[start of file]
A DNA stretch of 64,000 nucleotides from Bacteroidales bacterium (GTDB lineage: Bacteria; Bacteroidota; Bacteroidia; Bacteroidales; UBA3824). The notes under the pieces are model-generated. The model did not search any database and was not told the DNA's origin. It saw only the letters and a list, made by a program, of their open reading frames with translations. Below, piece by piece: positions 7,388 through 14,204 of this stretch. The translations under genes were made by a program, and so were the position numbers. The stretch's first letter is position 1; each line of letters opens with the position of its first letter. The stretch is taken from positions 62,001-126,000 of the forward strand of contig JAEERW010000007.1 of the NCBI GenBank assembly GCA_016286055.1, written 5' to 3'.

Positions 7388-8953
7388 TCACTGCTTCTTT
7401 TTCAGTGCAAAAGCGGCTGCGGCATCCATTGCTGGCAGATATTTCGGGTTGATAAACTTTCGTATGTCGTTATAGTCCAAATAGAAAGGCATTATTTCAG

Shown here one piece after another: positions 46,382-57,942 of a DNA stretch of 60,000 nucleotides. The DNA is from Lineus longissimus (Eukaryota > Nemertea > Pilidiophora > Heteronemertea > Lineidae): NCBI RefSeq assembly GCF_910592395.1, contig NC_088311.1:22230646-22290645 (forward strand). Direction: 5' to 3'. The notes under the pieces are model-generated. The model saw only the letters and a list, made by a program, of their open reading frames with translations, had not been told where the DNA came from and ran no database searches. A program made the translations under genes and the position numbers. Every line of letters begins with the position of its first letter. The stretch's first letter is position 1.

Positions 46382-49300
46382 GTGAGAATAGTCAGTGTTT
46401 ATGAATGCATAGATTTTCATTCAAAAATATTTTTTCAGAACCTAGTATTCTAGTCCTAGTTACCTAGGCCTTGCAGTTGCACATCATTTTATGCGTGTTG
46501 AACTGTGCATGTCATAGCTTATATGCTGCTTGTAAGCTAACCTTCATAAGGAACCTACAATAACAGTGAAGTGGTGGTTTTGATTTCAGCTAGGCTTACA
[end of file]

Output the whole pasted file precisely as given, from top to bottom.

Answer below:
A DNA stretch of 64,000 nucleotides from Bacteroidales bacterium (GTDB lineage: Bacteria; Bacteroidota; Bacteroidia; Bacteroidales; UBA3824). The notes under the pieces are model-generated. The model did not search any database and was not told the DNA's origin. It saw only the letters and a list, made by a program, of their open reading frames with translations. Below, piece by piece: positions 7,388 through 14,204 of this stretch. The translations under genes were made by a program, and so were the position numbers. The stretch's first letter is position 1; each line of letters opens with the position of its first letter. The stretch is taken from positions 62,001-126,000 of the forward strand of contig JAEERW010000007.1 of the NCBI GenBank assembly GCA_016286055.1, written 5' to 3'.

Positions 7388-8953
7388 TCACTGCTTCTTT
7401 TTCAGTGCAAAAGCGGCTGCGGCATCCATTGCTGGCAGATATTTCGGGTTGATAAACTTTCGTATGTCGTTATAGTCCAAATAGAAAGGCATTATTTCAG

Shown here one piece after another: positions 46,382-57,942 of a DNA stretch of 60,000 nucleotides. The DNA is from Lineus longissimus (Eukaryota > Nemertea > Pilidiophora > Heteronemertea > Lineidae): NCBI RefSeq assembly GCF_910592395.1, contig NC_088311.1:22230646-22290645 (forward strand). Direction: 5' to 3'. The notes under the pieces are model-generated. The model saw only the letters and a list, made by a program, of their open reading frames with translations, had not been told where the DNA came from and ran no database searches. A program made the translations under genes and the position numbers. Every line of letters begins with the position of its first letter. The stretch's first letter is position 1.

Positions 46382-49300
46382 GTGAGAATAGTCAGTGTTT
46401 ATGAATGCATAGATTTTCATTCAAAAATATTTTTTCAGAACCTAGTATTCTAGTCCTAGTTACCTAGGCCTTGCAGTTGCACATCATTTTATGCGTGTTG
46501 AACTGTGCATGTCATAGCTTATATGCTGCTTGTAAGCTAACCTTCATAAGGAACCTACAATAACAGTGAAGTGGTGGTTTTGATTTCAGCTAGGCTTACA